Home→Forums→Relationships→Is this codependency or recovery or just plain ol’ hell?
- This topic has 2 replies, 3 voices, and was last updated 9 years, 11 months ago by Shirley.
April 5, 2013 at 11:28 am #31215mcrismanParticipant
Nearly 5 years ago, my husband of 20 years blindsided me with the dreaded, “I’m filing for divorce.” In the aftermath of that statement, I was completely devastated — even contemplating suicide (though this is difficult to admit — so painful). When I met him, he had just begun his recovery from alcoholism (refuses to go through a 12 step program), and I grew up as a child of an alcoholic.
Now, here’s the rub — though I did all I could to get him to stop the divorce proceedings (even begging at times), he moved forward with it despite the fact that he kept having sex with me on a regular basis. I accepted, and at times, even initiated the intimacy because I believed his actions meant that he must still love me. Of course, his other actions (proceeding with the divorce) provided me an undeniable contradiction. I am still confused today and we are still “together.” We spend time together running errands, going to dinner, movies, etc. — and of course, we are still having sex; in my eyes, he is still irrestible. We live apart (we have one adult son who lives with him) and he does see other women, but swears that they are “just friends.” I do believe him when he tells me that I am the only one he is with sexually.
I have been in therapy on a weekly basis since he left the marriage and I have grown exponentially. However, I still struggle with . . . oh, I am not even sure what the exact struggle is — I feel so committed to him — still — but do not feel that commitment in return. When I have spoken with him about this, he responds with, “It will work between us or it won’t.” He wants to just live in the moment, and I do value that. For me, “in the moment,” it’s wonderful when we are together, yet “in the moment,” it’s so difficult when we are apart — I don’t have the emotional security I would like from a relationship. On the one hand, I think it’s possible that Spirit has given me this glorious gift — a second chance with my husband to repair the aspects of the marriage failure that belong to me (and believe me, I have discovered a few). On the other hand, he has admitted that, though he admires the amount of personal growth work I have done, he does not want to “work that hard.”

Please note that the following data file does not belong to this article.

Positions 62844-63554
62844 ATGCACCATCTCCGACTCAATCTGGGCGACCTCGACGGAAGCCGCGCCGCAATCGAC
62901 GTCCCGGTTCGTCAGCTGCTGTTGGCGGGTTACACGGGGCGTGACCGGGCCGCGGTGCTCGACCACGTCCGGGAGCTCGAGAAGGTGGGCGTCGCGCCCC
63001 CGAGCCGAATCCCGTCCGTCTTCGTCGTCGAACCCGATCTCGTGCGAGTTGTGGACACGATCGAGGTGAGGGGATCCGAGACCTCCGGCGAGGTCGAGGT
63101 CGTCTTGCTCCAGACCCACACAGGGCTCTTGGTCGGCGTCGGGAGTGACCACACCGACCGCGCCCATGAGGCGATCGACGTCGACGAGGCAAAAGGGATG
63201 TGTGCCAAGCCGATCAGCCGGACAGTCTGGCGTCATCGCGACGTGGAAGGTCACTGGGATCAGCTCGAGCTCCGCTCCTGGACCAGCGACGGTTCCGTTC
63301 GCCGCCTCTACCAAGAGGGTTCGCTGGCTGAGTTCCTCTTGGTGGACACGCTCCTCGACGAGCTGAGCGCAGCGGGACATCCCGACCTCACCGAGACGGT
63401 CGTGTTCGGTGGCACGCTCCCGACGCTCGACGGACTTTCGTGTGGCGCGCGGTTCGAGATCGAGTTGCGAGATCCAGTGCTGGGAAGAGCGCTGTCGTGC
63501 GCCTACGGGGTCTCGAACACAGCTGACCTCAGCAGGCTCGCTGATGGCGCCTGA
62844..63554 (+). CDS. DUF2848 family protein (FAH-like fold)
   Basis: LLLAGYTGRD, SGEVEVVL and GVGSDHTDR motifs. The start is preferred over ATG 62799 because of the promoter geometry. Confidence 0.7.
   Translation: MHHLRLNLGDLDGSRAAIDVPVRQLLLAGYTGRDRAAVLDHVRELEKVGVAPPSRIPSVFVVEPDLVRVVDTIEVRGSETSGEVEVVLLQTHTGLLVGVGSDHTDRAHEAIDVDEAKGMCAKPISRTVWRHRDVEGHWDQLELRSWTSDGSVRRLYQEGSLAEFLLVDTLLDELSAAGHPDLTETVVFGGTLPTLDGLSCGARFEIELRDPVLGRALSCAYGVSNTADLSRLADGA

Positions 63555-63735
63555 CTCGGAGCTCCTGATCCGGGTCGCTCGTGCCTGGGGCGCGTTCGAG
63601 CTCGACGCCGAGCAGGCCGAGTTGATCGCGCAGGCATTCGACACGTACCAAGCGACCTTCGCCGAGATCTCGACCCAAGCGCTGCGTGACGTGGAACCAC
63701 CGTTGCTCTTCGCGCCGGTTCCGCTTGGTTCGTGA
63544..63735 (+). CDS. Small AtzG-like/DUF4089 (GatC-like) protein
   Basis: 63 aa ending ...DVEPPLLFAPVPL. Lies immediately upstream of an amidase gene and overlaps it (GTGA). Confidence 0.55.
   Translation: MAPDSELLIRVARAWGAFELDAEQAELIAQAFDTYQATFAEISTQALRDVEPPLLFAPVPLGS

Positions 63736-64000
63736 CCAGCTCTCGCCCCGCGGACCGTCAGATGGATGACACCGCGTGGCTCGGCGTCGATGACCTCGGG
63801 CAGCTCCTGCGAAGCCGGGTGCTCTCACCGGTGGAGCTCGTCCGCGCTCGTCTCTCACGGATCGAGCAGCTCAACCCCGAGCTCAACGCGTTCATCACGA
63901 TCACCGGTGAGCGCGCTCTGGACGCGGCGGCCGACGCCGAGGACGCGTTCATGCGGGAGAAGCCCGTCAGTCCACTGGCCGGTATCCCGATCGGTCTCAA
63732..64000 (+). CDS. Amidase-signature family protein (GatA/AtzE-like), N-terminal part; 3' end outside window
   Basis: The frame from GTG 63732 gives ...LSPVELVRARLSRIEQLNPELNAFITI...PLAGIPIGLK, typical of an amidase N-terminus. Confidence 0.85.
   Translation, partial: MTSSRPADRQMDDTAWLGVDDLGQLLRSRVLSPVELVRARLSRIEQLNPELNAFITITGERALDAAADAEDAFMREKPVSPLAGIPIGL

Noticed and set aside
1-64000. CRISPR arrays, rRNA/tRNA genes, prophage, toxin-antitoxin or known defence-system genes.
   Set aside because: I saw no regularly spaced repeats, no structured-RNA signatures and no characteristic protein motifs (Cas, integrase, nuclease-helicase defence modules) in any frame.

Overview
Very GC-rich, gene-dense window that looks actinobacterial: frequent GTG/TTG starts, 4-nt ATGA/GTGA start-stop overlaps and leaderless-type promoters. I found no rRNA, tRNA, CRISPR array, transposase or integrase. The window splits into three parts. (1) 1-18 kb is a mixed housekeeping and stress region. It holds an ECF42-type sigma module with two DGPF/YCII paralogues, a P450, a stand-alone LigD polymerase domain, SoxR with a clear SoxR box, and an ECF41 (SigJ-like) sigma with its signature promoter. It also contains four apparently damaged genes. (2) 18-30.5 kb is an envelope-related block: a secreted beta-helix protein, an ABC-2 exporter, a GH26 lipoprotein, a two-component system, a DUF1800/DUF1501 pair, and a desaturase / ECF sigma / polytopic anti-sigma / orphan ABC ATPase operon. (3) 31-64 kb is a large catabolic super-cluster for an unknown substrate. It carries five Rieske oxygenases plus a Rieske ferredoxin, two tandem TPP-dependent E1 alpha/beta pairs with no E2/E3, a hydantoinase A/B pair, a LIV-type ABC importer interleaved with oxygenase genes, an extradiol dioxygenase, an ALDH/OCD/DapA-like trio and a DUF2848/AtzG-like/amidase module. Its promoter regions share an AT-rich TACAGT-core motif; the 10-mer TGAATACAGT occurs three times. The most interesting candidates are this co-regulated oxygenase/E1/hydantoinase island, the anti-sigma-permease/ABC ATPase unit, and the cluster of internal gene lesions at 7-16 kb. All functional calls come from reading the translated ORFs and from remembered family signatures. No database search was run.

Your thoughts, please . . . the tough parts of the relationship are really tough, yet even thinking about giving up the relationship’s positive aspects is deeply painful.April 5, 2013 at 12:13 pm #31226GuyParticipant
What I get from this is that you are not treated with the respect you deserve. Not by your husband and not by yourself.
You put yourself in a situation where you are completely dependent on your ex. You need him to support you emotionally, sexually and probably other ways. The moment you are alone, you are confronted with your issues. When he is around, you forget all about them. Your ex serves as a band aid, to hide your wounds.
The best you can do is to find a way to heal your wounds. This way you are no longer dependent on the band aid. Work on yourself, never give your power or security away to someone else. Face your fears! It’s not easy, but that’s how you grow. You’ll be happier and more confident and you won’t need to rely on anyone else to feel this way. This way you’ll become more attractive to the opposite sex and attract men who appreciate this quality in a woman. By begging someone for love you are only going to attract men who need women that are weak or hopeless.
As for your husband. I feel like he keeps you around as a backup plan. You are a sure thing, because you are desperate for him. If tomorrow his ‘perfect woman’ comes a long, do you think the situation between you two will change? If you two were going to get back together ‘officially’, it probably would have happened by now. It looks to me that he is using you the same way you are using him. You are both each others band aid.
I could be wrong of course, but from what you wrote, these are my impressions.April 5, 2013 at 1:45 pm #31242ShirleyParticipant
I’m feel as though I’m in the same boat with an ex – of course, we weren’t married, but nonetheless, I have at times, felt like a doormat. I’m beginning to see that the whole thing has been a learning experience for me. Regardless of what he takes from it. I’ve had enough of the abuse -It’s what it is, abuse. You’re right about co-depency as well. Follow the voice deep down which is screaming at you the “Truth”
You are being given the “Truth” and need to follow that. You have a path that will lead you to self-fulfillment and the world is set up for your win. When he comes running back, and he will come running back, follow your gut once again and let him follow his path that he is on now. Tell him to go back to “his moment to moment living” and dating. You’re done! Meditation and therapy have been a huge source as has Buddah website. There is so much for you – Go get it.